Ann Arbor native David Blixt discovered a cache of long lost novels by journalist-adventurer Nellie Bly
In December 2019, while researching a novel series based on the life of journalist Nellie Bly, Ann Arbor native David Blixt—a Greenhills and EMU grad who’s now a Chicago-based theater artist and writer—made an astonishing discovery.
“At that point, my office was right next to the kitchen, and Jan [Blixt, David’s wife, and the producing artistic director of the Michigan Shakespeare Festival] was in the kitchen late in the afternoon that day,” said Blixt. “I was going, ‘Honey, this can’t be real. This can’t possibly be real. … Surely everybody knows about this, right?’”
Wrong. Blixt, following what seemed an unlikely-but-possible hunch, had stumbled upon 12 long-lost serialized novels that Bly wrote after her famous trip around the world concluded in 1890.
Born Elizabeth Cochrane in 1864 in Pittsburgh, Bly got her pseudonym from her first newspaper editor, who named her after a popular 1850 song by Stephen Foster. Scholars and biographers have long known that Bly wrote fiction for publisher Norman Munro’s New York Family Story Paper—she’d signed a lucrative, three year $40,000 contract—but few to no copies of that publication have survived, so Bly’s fiction has largely been lost to time for well over a century.
This review originally ran on January 19, 2021. We're featuring it again because UMS is streaming "Some Old Black Man" for free March 1-12, 2021, but you have to register for the screening here.
The closer we are to someone, the more likely we are to engage in picayune arguments that quietly scratch at, and chafe against, far deeper issues.
Which is to say, a family clash about what to eat for breakfast—a conflict that kicks off early in the recently streamed University Musical Society theater production of James Anthony Tyler’s two-hander Some Old Black Man—is often about something else entirely.
In the case of NYU literature professor Calvin Jones (Wendell Pierce) and his ailing, 82-year-old father, Donald (Charlie Robinson)—who’s just been relocated from his home in small-town Mississippi to Calvin’s posh Harlem penthouse—a conflict about a yogurt parfait strikes notes of really being about control, and conflicting generational perspectives, and blackness, and ego, and masculinity.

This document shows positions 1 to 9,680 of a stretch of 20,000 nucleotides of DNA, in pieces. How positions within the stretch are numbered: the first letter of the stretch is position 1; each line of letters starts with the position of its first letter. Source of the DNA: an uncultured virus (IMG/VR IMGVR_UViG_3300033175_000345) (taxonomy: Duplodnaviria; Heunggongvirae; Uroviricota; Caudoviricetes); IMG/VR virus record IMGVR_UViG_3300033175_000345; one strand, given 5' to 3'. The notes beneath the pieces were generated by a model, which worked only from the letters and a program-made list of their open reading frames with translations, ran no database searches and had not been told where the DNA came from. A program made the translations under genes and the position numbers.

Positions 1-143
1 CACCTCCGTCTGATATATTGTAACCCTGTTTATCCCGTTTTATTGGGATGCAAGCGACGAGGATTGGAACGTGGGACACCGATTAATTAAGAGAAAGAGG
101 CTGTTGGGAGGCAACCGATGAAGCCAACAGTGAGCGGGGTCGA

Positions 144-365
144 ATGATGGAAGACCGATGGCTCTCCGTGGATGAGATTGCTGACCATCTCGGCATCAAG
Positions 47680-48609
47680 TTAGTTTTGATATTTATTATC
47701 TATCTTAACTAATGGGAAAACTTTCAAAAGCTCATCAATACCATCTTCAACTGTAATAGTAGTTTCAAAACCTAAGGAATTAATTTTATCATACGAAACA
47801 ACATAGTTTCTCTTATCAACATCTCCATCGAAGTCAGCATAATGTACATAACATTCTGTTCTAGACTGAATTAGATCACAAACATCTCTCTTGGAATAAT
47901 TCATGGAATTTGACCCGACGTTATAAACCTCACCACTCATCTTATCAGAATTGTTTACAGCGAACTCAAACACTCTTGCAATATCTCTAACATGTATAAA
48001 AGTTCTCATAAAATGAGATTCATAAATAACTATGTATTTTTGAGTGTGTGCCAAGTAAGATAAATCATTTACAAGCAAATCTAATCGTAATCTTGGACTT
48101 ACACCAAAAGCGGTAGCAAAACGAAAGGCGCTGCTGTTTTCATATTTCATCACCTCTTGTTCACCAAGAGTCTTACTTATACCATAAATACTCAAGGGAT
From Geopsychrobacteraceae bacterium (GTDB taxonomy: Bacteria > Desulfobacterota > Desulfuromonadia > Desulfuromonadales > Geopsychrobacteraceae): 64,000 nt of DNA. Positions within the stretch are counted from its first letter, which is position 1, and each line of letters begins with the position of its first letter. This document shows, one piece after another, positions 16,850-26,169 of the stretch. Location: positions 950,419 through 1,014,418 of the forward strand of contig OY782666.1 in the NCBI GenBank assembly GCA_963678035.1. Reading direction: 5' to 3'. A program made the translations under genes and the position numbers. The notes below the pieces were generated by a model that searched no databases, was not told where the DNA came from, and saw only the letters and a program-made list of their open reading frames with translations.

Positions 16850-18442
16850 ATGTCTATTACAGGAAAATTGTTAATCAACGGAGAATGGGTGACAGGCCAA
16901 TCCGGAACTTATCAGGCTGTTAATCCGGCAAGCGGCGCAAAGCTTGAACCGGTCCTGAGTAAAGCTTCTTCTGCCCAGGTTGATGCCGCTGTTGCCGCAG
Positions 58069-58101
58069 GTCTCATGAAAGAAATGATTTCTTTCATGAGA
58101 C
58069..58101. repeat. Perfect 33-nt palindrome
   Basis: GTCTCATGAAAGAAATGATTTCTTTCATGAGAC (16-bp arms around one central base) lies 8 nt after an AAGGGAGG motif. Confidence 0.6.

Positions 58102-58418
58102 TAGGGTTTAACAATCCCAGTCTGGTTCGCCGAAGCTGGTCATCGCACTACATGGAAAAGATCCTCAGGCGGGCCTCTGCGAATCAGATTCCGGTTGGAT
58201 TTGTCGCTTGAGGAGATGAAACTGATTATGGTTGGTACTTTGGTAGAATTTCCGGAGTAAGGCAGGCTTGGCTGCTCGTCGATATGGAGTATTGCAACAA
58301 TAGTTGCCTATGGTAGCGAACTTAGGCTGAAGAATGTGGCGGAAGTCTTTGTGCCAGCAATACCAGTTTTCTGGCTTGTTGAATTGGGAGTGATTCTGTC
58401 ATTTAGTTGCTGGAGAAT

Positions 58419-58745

That is an awful lot for a soupy bowl of granola and fruit to carry.
But Tyler understands that to mine down to the heavy, hard-to-face stuff, humans inevitably have to start the process by hacking away at nonsense for a while—with absurdly tiny pickaxes.
The easy part of compiling a book that celebrates a comic strip’s silver anniversary is, well, you’ve got lots of options.
“I’ll get reviews and comments that say, ‘Not a clunker in the bunch!’—but, you know, I had 10,000 to choose from,” said Ann Arbor-based cartoon artist Dave Coverly, whose book Speed Bump: A 25th Anniversary Collection debuted in September. “If anyone wants to visit my house, you could see a big plastic tub of cartoons that are terrible.”
Perhaps that’s inevitable when your job’s required you to hatch and execute seven new ideas every week throughout two and a half decades. “You can’t wait for the muse to strike when you’re on deadline,” Coverly noted.
But having the National Cartoonists Society award your work with Best in Newspaper Panels (’95, ’03, ’14) in addition to its highest honor, the Reuben Award (’09), might suggest that you’re getting it right far more often than not.
And for Coverly, one of the most appealing things about a single-panel cartoon is its unfettered flexibility.
“I do a lot of cartoons that use aliens and animals, but they’re always really about people and the things we all have in common,” said Coverly. “My daughter, who’s a painter, had a professor who told her, ‘Don’t ask yourself what you’re going to paint. Ask yourself why you’re going to paint it.’ And I love that quote because I’m someone who—I don’t like jokes for the sake of jokes. … I’d rather try for something that’s driven by an idea. Something that’s more subtle.”
Encore Theatre's junior production of "James and the Giant Peach" finds a way to make everything better
Perhaps it’s a sign of how trippy a moment we find ourselves in that the work of Roald Dahl seems suddenly, particularly ubiquitous.
For just as a touring production of Roald Dahl’s Charlie and the Chocolate Factory continues its run at Detroit’s Fisher Theater, regional productions of the James and the Giant Peach stage musical -- with a book by Timothy Allen McDonald, and music and lyrics by U-M grads and Oscar, Tony, and Grammy Award winners Benj Pasek and Justin Paul -- have been sprouting up everywhere, including at Dexter’s Encore Theatre.
Encore’s junior production, which begins February 28 and runs for eight performances through March 8, features 22 young performers, ranging in age from eight to 18.
“One of the things I love about [the show] is, not just the chosen family aspect of it, but also, James has this ability to be dealt a terrible hand constantly, and yet he always finds a way to make it better, and always finds the good in things that other are quick to overlook and discard,” said Matthew Brennan, the director of Encore’s production. “The insects, for example, these pests people just want out of their house. … [H]e finds potential in them, and that speaks to something really cool about this story.”